Returns have also not been so buoyant in his individual stock holdings, and Matthew has been trying to rebalance his Isa and Sipp away from individual shares to focus more on funds. “It’s hard to say overall how this part of my portfolio has performed as I’ve bought and sold so many shares,” he says. “On balance, I’ve probably broken even overall with some eye-watering returns and losses in equal measure.”

One of the lessons he has learned from this, however, is to set up and maintain stop losses: “If I had done this, I would definitely be further into the black. I rode too many shares down the slope and past the point of no return,” he admits. “It’s tricky though, as stop losses time out after three months so it can be time-consuming maintaining them, but I do think it’s an essential part of investing in stocks directly.”

In the year ahead, Matthew is concerned that a global recession could have a negative impact on his portfolio. Currently around 90% of his portfolio is invested but some of this is in gold, which he hopes will provide some ballast in times of volatility. He is also considering investing in bonds for the first time. “This is mostly down to a lack of experience in that area. I’ve looked to fill this void more recently, but their yields now seem particularly poor so I’m nervously watching that space for now,” says Matthew.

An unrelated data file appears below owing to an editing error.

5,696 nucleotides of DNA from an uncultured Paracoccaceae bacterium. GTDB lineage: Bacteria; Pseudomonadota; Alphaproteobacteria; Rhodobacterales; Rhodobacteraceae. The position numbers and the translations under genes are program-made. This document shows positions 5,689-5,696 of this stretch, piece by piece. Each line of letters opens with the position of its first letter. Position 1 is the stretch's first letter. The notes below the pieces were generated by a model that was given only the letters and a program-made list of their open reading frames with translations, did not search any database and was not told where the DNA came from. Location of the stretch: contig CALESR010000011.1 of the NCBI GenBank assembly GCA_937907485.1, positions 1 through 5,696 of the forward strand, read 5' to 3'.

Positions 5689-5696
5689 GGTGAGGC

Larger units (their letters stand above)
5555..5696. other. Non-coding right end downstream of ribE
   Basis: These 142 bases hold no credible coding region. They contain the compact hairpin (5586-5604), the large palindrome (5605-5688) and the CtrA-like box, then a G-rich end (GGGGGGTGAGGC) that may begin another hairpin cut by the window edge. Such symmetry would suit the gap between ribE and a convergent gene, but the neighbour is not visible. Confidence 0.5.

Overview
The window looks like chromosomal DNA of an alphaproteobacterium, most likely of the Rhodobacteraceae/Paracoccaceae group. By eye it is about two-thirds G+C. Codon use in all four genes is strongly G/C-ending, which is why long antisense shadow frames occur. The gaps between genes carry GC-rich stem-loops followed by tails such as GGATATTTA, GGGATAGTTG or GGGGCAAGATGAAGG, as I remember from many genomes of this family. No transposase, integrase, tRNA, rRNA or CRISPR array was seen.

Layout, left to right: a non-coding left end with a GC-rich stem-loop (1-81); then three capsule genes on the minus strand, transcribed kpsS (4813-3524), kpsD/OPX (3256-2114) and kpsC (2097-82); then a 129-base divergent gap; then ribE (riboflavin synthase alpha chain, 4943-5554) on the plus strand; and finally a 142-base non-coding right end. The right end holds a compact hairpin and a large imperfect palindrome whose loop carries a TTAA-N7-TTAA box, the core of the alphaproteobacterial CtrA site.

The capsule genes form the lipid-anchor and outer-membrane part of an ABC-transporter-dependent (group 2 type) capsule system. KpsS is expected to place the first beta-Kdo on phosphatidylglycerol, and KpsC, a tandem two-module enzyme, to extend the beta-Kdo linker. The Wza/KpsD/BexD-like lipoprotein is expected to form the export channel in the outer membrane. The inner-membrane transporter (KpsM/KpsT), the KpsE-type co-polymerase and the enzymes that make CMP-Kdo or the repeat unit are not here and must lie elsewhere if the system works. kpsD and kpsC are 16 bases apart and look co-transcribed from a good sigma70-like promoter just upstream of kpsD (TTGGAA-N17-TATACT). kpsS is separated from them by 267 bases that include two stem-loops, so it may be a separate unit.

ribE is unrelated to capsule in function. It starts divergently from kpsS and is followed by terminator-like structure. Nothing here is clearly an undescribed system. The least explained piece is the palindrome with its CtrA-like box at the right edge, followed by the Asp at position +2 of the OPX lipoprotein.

“It’s hard to know if I have that balance right. It’s a tricky balance between holding capital to invest at the right time and potentially missing the boat if the markets continue to perform. I guess you only really know with hindsight if you’ve made the right decision.”

The information contained within is for educational and informational purposes ONLY. It is not intended nor should it be considered an invitation or inducement to buy or sell a security or securities noted within nor should it be viewed as a communication intended to persuade or incite you to buy or sell security or securities noted within. Any commentary provided is the opinion of the author and should not be considered a personalised recommendation. The information contained within should not be a person's sole basis for making an investment decision. Please contact your financial professional before making an investment decision.

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About Author

Emma Simon

Emma Simon  is a financial journalist, specialising in investment and consumer issues, writing for Morningstar.co.uk